Climate Action Collaborative: Not-so-surprising truth about plastic trees and other holiday decor (column)
Climate Action Collaborative
For the environmentally conscious holiday shopper, staying green in aisles of plastic trinkets, decorations and fake trees isn’t always easy. We can often be drawn to plastic trees, reusable bows and low-energy lights. But replacing every holiday decoration with a greener version may backfire by creating additional waste when old products are tossed to the street.
Diverting waste from the landfill is a key tactic for the Eagle County Climate Action Collaborative to reduce emissions 25 percent by 2025 and 80 percent by 2050, and it is no surprise that the holiday season is one full of a lot of joy and a lot of waste.
So, which old holiday traditions should be tossed out in favor of newer, greener products?
One of the first steps for many shoppers looking to go greener around the holidays is to purchase a plastic tree, which can conveniently be re-decorated each season. The (perfectly logical) thought process is that each year equals one additional tree that isn’t being cut down.
Unfortunately, the negative aspects of plastic still outweigh many of the benefits of reusability. More than 80 percent of plastic trees are imported from China and created with non-biodegradable plastic, meaning that it would take 20 years to be better for the environment versus a live tree. Between moving homes and natural wear and tear, a plastic tree is lucky to survive five or 10 years before being replaced with a new product and the old plastic ends up right in the landfill.
The solution? Continue to buy real trees from verified providers who will replace each tree with one to three new trees each season. Avoid chain retailers for both real and fake trees, and opt for organic farms whenever possible or, even better, a tree in a pot.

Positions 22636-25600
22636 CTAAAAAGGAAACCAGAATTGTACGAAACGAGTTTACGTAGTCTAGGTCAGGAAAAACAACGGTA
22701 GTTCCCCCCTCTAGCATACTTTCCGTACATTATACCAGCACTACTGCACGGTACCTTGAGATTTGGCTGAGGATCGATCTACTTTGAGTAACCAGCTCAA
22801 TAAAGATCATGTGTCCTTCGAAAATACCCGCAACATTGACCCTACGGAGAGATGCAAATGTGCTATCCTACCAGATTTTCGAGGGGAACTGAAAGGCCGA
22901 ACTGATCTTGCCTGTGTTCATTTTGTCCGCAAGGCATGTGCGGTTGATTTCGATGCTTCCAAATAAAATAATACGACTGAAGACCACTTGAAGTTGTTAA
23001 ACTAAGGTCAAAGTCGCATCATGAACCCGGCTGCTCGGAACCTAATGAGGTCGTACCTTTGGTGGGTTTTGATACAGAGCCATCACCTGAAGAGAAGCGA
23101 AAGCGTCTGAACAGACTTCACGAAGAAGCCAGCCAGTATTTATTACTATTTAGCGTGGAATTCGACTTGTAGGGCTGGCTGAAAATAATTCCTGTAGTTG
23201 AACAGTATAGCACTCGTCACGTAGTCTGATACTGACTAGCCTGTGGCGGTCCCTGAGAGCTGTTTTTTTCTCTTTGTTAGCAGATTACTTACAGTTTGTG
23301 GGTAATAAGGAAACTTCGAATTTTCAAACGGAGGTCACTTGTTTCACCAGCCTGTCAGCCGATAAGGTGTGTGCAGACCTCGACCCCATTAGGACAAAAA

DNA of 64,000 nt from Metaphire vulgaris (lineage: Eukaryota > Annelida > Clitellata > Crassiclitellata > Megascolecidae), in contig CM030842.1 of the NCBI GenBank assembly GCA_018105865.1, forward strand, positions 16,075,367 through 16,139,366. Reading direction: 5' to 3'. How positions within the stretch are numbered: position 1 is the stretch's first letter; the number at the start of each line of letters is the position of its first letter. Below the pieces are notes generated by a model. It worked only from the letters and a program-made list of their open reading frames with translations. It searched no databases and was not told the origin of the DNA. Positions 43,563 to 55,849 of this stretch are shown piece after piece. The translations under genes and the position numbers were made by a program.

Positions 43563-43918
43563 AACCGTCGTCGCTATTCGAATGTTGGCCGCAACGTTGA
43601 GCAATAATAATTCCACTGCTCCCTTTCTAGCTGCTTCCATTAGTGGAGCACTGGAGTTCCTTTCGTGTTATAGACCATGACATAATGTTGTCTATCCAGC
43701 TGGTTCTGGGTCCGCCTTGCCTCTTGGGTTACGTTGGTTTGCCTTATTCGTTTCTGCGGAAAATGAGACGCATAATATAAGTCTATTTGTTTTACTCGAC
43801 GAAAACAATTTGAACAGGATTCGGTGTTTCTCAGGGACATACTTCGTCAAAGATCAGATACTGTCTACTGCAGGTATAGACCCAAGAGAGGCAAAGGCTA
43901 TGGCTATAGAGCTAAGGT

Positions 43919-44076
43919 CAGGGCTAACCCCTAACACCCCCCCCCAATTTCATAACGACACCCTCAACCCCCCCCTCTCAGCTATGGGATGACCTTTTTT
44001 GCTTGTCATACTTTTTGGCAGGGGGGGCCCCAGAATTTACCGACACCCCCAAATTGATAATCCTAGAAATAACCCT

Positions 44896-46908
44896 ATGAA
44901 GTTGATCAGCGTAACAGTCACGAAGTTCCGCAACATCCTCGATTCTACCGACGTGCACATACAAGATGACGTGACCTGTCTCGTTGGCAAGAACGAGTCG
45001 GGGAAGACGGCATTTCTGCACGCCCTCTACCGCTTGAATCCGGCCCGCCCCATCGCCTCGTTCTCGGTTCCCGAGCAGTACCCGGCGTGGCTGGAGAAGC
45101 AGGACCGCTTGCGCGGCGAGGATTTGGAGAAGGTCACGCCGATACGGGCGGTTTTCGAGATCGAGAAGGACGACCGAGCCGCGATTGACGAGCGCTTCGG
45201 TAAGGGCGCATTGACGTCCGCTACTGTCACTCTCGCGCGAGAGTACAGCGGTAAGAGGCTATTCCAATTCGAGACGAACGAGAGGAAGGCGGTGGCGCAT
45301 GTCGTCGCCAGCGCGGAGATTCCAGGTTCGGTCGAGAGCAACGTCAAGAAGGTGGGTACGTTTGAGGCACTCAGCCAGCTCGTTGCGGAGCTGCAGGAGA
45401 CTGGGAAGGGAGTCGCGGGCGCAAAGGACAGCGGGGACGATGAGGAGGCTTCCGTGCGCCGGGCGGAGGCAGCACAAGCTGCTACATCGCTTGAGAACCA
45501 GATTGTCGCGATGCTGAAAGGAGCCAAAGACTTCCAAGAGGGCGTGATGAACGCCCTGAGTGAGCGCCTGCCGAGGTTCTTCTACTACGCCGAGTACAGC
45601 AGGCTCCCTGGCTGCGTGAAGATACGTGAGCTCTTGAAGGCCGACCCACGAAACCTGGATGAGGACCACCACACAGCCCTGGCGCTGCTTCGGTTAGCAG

Bonus tip: LED tree lights are much longer lasting and use 80 percent less energy than incandescent lights, according to the U.S. Department of Energy. Replacing old bulbs on strands of holiday lights with LEDs is a win for the environment every time. Plus, you can recycle old holiday lights.
Much like the tree dilemma, finding the best wrapping solution isn’t as cut and dry as one might hope. Some wrapping paper is reusable but not recyclable, while other gift wrap is recyclable but intended for one-time use only.
How do you navigate gift wrapping without forgoing it all together? There are three possible solutions that could work for you and your family this year:
• Use what you already have. Buying something new almost always results in more waste, so if you’re content using paper bags, clay pots, scarves, magazines, pieces of old paper patched together or newspaper that’s already in your home, you’re both reusing and eventually recycling.
• Use sturdy, reusable bags and boxes. There are some truly stunning holiday boxes available that are easy to use, long lasting and usable year after year. Look for boxes made of wood, aluminum or other materials that can’t be easily ripped or destroyed.
• Buy recyclable. Not all paper is easily recyclable, so shop for wrapping paper that’s guaranteed recyclable (which means no glitter, plastic lamination or non-paper additives) and won’t clog up landfills post-holiday season.
Local and handmade gifts are an increasingly popular option to reduce waste. Items bought online or at many large retail chains often include excessive packaging and are shipped long distances, which can utilize excessive energy prior to reaching their destination. Local and handmade gifts are far superior to mass production, but if you’re not near a local shop, gift-givers can also give presents that are thoughtful and reused.
Emphasis is often put on the new and best products by advertisers, but holiday shoppers can seek out items such as second-hand jewelry, cookware, books and music instead of purchasing new pieces. Thrift shops are great places to find items that are gently used, in great condition and ready for new lives.
Smart givers can even spread environmental awareness by gifting solar-powered chargers, handy reusable bags and eco-friendly stocking stuffers such as biodegradable soaps, shampoo and conditioners.
Liz Esche is a member of the Climate Action Collaborative working to #BeBetterTogether to reduce greenhouse gas emissions in Eagle County 25 percent by 2025 and 80 percent by 2050.
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